• Physostigmine – specific antidote.
    • May be used if
      • Severe agitation or psychosis unresponsive to other therapy
      • Sever peripheral and central anticholinergic features
      • NO history of seizures
      • Normal ECG especially QRS duration
      • NO co-ingestion of drugs altering intraventricular conduction
        • E.g. TCA’s
      • Cardio-respiratory monitoring and resus facilities in place
  • Cholinergic
    • Eg. organophosphates, nerve agents
    • DUMBELS
      • D-diaphoresis, diarrhea, decreased BP
      • U-urination
      • M-miosis
      • B-bronchorrhea, bronchospasm, brady
      • E-emesis, excitiation of skeletal muscle
      • L-lacrimation
      • S-salivation, seizures
  • Cholinergic Toxidrome - Management
    • ABC, supportive care
    • Decontamination procedures
    • Atropine
      • ACh antagonist
      • Antimuscarinic
    • Pralidoxime (2-PAM)
      • Regenerates Acetylcholinesterase
      • Removes phosphoryl group from enzyme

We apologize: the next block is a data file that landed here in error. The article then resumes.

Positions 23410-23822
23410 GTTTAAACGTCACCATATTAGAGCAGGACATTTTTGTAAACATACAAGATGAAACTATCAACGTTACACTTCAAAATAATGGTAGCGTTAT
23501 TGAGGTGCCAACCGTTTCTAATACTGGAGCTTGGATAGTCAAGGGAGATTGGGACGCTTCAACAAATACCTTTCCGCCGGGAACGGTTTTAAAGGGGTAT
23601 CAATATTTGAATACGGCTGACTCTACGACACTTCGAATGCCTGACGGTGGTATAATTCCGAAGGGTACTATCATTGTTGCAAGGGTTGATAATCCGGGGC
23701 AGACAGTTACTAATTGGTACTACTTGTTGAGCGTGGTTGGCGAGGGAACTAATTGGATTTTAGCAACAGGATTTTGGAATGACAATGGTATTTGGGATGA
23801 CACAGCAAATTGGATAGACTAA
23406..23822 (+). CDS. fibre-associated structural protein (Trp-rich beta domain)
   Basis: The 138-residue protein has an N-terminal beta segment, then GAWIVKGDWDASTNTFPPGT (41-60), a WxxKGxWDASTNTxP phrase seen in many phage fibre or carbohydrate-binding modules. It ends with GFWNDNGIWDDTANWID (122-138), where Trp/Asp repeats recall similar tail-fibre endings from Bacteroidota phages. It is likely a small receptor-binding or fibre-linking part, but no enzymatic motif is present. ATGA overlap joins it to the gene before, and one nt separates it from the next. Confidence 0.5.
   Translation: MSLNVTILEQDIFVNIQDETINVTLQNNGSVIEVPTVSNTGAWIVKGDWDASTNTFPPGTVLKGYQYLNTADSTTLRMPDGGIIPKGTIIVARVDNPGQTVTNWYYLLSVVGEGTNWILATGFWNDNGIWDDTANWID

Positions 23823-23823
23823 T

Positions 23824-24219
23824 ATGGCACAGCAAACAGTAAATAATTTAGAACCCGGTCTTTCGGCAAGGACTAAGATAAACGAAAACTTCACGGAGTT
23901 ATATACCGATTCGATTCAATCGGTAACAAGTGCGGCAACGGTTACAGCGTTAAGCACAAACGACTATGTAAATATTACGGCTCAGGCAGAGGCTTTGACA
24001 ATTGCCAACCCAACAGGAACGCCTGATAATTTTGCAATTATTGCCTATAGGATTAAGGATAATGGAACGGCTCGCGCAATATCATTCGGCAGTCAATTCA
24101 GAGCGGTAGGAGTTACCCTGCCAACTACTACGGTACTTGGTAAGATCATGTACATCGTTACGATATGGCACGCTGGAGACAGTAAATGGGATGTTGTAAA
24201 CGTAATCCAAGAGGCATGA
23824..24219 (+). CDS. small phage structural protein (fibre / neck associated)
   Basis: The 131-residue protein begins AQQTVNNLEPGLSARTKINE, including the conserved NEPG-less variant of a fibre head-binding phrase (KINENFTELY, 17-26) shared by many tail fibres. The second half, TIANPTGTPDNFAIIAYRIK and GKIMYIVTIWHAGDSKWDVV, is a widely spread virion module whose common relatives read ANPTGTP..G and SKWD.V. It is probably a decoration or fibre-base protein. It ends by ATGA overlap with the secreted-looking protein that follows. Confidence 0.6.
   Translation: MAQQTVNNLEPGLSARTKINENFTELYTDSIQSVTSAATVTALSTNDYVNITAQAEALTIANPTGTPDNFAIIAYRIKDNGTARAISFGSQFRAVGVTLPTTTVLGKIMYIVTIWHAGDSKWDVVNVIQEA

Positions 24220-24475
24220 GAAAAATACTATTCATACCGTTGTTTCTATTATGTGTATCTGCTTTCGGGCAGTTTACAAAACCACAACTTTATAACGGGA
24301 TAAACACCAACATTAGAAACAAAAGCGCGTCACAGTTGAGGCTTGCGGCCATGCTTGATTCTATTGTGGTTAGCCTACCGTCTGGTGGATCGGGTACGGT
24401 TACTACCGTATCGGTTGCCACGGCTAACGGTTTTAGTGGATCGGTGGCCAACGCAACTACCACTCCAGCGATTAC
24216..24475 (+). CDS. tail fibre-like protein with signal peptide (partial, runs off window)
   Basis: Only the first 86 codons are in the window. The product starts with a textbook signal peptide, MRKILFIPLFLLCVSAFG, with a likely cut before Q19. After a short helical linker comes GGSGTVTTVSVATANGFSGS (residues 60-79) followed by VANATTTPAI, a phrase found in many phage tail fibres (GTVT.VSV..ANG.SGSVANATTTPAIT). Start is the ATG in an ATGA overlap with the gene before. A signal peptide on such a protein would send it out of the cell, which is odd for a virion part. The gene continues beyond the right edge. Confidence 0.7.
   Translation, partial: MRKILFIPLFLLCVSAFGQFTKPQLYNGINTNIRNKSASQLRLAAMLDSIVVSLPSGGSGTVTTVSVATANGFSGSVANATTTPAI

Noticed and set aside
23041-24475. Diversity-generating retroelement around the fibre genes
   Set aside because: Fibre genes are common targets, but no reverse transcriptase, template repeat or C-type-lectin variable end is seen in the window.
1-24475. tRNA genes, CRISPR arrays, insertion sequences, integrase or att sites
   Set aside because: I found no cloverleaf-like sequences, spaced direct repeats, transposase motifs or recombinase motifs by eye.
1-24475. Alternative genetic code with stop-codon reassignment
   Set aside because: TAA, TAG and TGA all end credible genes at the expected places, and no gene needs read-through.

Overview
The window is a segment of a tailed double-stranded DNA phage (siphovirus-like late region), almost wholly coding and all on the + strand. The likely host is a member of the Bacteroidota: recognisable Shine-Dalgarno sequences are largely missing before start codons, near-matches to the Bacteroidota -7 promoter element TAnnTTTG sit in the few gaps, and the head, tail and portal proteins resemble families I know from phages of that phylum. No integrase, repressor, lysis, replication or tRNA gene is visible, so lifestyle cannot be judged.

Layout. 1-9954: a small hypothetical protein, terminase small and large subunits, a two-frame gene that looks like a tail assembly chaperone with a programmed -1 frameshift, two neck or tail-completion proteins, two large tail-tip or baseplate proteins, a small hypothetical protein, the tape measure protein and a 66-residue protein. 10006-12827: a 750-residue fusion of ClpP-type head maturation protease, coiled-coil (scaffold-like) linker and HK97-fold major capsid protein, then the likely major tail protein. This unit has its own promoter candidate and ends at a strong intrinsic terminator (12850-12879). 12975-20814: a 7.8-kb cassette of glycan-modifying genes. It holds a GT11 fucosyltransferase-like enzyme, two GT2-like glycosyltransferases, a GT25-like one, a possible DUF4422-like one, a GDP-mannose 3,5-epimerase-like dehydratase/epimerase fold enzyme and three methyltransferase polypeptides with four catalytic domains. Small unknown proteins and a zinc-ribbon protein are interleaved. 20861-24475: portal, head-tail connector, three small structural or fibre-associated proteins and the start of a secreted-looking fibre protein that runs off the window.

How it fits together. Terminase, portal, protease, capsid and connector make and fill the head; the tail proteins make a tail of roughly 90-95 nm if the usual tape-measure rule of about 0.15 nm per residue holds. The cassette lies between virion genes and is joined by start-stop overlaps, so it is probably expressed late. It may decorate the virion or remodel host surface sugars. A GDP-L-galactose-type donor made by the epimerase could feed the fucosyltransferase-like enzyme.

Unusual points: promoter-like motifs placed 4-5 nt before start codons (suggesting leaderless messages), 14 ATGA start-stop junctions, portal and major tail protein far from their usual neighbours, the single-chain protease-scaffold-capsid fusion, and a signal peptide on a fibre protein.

• Must be given early before phosphorylation becomes irreversible (“aging”)
  • Sympathomimetic (adrenergic) toxidrome
    • Increased temp
    • Tachycardia
    • Hypertension
    • Dilated pupils
    • CNS excitiation
      • Seizures
    • Nausea/vomiting
    • Diaphoresis
    Cocaine, MDMA (“ecstasy”), Amphetamines, Phencyclidine (PCP), Theophylline, Decongestants ( Ephedrine Pseudoephedrine Phenylpropanolamine), Caffeine (very large doses)
  • Adrenergic Toxidrome - Management
    • ABC, supportive care, consider GI decontamination
    • Investigations
      • Screen for other drugs & treatable toxins (eg, acetaminophen, salicylate)
      • Electrolytes (esp. sodium), urea, creatinine, blood sugar, anion gap.
      • CK levels to check for rhabdomyolysis
      • Consider cranial CT
      • EKG & Cardiac biomarkers (eg, CPK-MB, troponin)
    • Sedation – treats majority of effects
      • Benzodiazepines
    • Temperature control
    • Treat hypertension unresponsive to benzodiazepines
      • Nitroprusside
      • Nitroglycerine
      • Labetalol (avoid isolated  -blockade in mixed adrenergic agonist toxicity)
  • Narcotic
    • Hypothermia
    • Bradycardia
    • Hypotension
    • Respiratory depression
    • Constricted pupils
    • CNS depression
  • Opioid-Narcotic Toxidrome - Management
    • ABC, supportive care
    • GI decontamination for oral ingestion
    • Naloxone
      • Specific antagonist
      • High doses may be needed for methadone & pentazocine
      • Short half-life compared to opioids